Arctic Fox Facts: Animals of the Arctic

The white winter coat of the Arctic Fox allows it to easily blend in to the snow-covered landscapes that surround it.
The white winter coat of the Arctic Fox allows it to easily blend in to the snow-covered landscapes that surround it.

5. Physical Description

Around the size of a large domestic cat, the arctic fox is best known for its distinctively white winter coat, which renders the animals practically invisible amidst their snowy surroundings. During the warmer seasons, however, their fur turns into a coat of various shades of browns and grays, allowing them to blend in with the surrounding rocky tundra after the snow has melted. As a member of the Family Canidae, the arctic fox belongs in the same family as dogs and wolves, though it is much smaller than its distant relatives. Arctic foxes vary in size depending upon their respective genders. Male foxes can grow to reach 33 to 43 inches (83 to 110 centimeters) in length, and weights between 7 and 21 pounds (3.2 and 9.4 kilograms). Female foxes, meanwhile, range between 28 and 35 inches (71 and 85 centimeters) in length, and only weigh between 3 and 7 pounds (1.4 and 3.2 kilograms).

4. Diet

Given its harsh living environment, the arctic fox both hunts and scavenges for whatever it can find. Lemmings make up a large part of their diets, but Arctic foxes will also eat birds and their eggs, baby ringed seals, and whatever carcasses larger predators have left behind. As an omnivore, they have also been seen to eat berries, seaweed, and other vegetation. An arctic fox, with the intention of scavenging, may follow other nearby predators and wait for them to leave after a successful hunt. Otherwise, they rely on their keen senses of hearing and smell to ambush animals beneath the snow.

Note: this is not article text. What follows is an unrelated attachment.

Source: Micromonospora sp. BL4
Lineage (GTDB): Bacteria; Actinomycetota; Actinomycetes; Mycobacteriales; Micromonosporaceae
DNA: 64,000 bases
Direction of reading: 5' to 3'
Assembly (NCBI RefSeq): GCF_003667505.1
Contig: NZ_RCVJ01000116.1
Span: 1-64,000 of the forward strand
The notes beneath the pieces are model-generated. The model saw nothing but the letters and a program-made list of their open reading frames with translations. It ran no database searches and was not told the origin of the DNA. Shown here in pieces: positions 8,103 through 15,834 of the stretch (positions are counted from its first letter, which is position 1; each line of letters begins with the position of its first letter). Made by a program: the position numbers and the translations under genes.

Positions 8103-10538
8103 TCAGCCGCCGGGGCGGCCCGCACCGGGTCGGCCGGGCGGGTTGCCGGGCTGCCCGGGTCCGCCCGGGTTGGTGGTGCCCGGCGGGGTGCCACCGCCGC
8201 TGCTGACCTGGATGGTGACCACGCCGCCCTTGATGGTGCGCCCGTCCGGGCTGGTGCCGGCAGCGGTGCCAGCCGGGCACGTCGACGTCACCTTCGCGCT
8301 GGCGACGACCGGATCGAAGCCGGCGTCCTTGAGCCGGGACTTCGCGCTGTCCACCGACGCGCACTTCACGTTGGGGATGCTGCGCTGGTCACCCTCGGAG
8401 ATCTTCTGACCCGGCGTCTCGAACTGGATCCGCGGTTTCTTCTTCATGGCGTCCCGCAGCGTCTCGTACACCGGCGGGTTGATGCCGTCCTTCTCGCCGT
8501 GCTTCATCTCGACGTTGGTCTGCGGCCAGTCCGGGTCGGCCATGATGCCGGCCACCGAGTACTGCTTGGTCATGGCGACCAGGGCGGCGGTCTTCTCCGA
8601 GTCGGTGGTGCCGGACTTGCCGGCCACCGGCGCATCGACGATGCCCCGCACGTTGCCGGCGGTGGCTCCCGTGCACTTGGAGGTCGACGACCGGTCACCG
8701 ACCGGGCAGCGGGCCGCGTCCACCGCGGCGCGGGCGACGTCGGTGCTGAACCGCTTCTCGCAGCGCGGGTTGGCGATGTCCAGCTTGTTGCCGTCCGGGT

3. Habitat and Range

The arctic fox is spread out across the arctic tundra. Their diaspora spans from Alaska and Canada, all the way across the northern climes of Greenland, Scandinavia, and Russia. They have been seen as far north as the sea ice approaching the North Pole. They typically live in burrows, and may hide in tunnels and makeshift shelters during blizzards. Numbering at several hundred thousand globally, arctic foxes are considered as a species of "Least Concern" under the most recent International Union for the Conservation of Nature's (IUCN's) Red List of Threatened Species. Despite this, they do suffer from diseases like sarcoptic mange, and from hunters both for their fur (especially for foxes with rare gray-blue winter coats), and those pushing bird conservation efforts on some of the Aleutian Islands off the Alaskan coast.

2. Behavior

Due to how widespread and sporadic their food may be, Arctic foxes are always on the move. They are active all year round, and do not hibernate as some other arctic animals do. During the colder seasons, an arctic fox uses its thick, bushy tail as a blanket to protect it from the cold and, like a cat, its tails also helps provide balance when it runs and hunts. One thing that sets arctic foxes apart from other animals is how it hunts. When it senses an animal beneath the snow, it will use its ears to pinpoint its prey’s location and pounce, breaking through layers of snow with its front paws to reach its next meal.

1. Reproduction

Although they mostly lead solitary, nomadic lives, monogamous mating pairs will come together during the warmer seasons in order for mating to take place. Arctic foxes’ dens normally consist of three mature foxes. These include the mating pair themselves and a non-breeding female from the previous year’s litter, which provides its parents with additional assistance. A vixen’s pregnancy will last from 51 to 57 days, and the pair will remain together throughout the season to rear their young. A litter normally has an average of 11 pups, though they can range anywhere from 5 to 14 young in size. The pups reach maturity at 9 to 10 months, so that by the time winter season comes the family unit will have dispersed, and its members will have gone back to their solitary ways.


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